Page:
• 6 Instances When it's Okay Not to Share in School

    Yes you read it right. Because being overly generous isn't good, either.
    by Maika Bernardo .
  • girl sharing food

    Charity, generosity—most parents have been drilling these values into their kid’s heads and hearts since day one. You encourage them to share but sometimes, the ones with whom they share don’t seem to hold up their end of the bargain. “I bought almost 20 pencils—no exaggerating—in just one school year, because my son would always come home with an empty pencil box,” says Maritess Miranda-Enriquez, mom to Miguel Ryan, 12. “It’s because a classmate didn’t return his pencil.”

    “Sharing is good, but [it must have] limitations,” says Michele S. Alignay, M.A., R.G.C., associate counselor and parenting-relationship consultant at the Love Institute. Resources are limited—and so are situations where sharing is a good thing. “It’s not about choosing with whom to share but choosing the circumstances when one should share,” stresses Alignay, herself a mom of two.

    “Help your child set boundaries and say no,” says Pilar Tolentino, executive director of the Center
    for Family Ministries (CEFAM). “Make him understand that saying no doesn’t mean he’s being madamot or unhelpful,” Tolentino, also a mother to two girls, continues. “Some children are uncomfortable with saying no, because they think they might hurt others’ feelings. We should be able to teach our children other ways to help. Sharing is just one way.”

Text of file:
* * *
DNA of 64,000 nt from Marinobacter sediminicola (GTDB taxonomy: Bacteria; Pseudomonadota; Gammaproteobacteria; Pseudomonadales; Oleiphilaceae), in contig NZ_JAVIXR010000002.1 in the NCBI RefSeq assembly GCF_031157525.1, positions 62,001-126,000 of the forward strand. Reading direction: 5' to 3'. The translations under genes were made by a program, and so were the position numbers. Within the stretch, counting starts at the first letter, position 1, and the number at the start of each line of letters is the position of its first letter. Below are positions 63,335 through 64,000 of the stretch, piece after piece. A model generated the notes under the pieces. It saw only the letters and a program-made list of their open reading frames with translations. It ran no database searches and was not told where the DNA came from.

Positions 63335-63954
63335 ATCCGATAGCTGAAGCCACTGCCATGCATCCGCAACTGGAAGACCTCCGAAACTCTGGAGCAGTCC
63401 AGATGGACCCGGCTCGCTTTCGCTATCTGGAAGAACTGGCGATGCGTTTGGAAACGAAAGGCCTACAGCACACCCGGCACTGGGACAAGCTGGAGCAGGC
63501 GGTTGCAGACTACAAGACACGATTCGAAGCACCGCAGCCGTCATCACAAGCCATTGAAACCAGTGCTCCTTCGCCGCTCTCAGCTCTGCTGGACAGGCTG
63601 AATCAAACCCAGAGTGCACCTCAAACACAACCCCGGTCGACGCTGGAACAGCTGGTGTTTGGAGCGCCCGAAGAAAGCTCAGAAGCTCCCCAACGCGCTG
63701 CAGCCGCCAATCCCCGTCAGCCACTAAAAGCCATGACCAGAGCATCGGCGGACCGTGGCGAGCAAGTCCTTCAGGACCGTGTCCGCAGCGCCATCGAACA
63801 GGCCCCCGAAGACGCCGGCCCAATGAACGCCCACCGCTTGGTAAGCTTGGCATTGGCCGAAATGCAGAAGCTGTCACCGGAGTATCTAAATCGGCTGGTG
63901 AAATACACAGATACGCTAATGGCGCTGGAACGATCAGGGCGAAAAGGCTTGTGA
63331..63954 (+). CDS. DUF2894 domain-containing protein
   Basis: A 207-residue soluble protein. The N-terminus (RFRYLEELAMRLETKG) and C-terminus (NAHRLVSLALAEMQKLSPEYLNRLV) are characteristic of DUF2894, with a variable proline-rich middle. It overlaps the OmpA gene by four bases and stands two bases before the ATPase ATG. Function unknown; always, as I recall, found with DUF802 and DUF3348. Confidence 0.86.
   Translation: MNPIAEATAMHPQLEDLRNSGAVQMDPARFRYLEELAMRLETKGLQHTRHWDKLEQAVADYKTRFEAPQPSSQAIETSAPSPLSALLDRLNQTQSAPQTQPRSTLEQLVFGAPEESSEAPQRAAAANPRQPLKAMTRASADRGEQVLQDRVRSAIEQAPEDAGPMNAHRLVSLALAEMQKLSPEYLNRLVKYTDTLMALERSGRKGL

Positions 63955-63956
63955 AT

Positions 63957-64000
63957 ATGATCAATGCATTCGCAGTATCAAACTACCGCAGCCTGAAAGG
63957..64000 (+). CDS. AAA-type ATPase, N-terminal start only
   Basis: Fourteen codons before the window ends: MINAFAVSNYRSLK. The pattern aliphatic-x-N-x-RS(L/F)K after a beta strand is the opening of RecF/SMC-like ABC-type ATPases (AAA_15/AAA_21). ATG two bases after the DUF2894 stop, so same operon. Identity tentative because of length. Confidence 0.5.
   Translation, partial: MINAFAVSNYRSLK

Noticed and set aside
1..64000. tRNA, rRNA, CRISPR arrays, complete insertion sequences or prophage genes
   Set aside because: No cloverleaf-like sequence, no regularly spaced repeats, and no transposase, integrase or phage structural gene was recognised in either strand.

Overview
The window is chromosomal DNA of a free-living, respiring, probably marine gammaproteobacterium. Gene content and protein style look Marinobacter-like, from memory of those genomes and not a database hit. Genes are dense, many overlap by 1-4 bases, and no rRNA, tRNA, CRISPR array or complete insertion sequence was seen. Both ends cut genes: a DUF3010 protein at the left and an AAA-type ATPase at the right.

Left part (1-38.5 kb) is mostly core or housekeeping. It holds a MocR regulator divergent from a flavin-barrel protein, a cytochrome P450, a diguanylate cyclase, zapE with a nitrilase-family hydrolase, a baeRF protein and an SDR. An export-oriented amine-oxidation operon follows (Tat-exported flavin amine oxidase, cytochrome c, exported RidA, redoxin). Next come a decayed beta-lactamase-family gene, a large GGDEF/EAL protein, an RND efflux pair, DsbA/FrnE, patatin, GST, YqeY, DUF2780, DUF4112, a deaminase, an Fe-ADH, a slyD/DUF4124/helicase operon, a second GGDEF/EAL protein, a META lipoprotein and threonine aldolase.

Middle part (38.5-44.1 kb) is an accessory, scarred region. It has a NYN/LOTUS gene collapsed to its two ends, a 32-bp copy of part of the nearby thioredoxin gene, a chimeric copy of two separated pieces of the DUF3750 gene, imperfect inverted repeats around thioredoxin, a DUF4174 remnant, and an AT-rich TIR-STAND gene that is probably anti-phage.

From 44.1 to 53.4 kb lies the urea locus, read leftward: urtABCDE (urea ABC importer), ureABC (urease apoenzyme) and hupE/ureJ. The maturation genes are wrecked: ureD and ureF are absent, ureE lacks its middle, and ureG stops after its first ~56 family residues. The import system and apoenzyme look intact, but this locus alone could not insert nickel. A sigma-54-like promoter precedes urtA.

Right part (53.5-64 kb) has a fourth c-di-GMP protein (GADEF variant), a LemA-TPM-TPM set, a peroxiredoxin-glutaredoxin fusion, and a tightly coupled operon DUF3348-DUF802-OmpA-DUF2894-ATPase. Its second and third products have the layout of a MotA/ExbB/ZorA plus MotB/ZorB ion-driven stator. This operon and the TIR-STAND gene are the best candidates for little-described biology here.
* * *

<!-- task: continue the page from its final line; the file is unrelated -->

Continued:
Another way is to teach other kids to be self-reliant, according to Alignay, or to teach them ‘how to fish.’ “Kids must also learn how to share within certain parameters: First, the person you want to share with really doesn’t have anything. Second, you really want to share with him. If he expects you to share with him just because, that’s no longer sharing.”

    What it is is abuse bordering on bullying, one of a parent’s worst fears. Tolentino says, “A child who’s being bullied needs someone who has authority to help him, like a teacher, because he can’t deal with the bully on his own.” But before having the talk with your child’s homeroom adviser, get the facts straight. “Pause and relax first,” Tolentino advises. “Ask your child about her reason for sharing. Understand where she’s coming from, because your intervention should depend on her reason.”

     “It’s not about choosing with whom to share but choosing the circumstances when one should share.”

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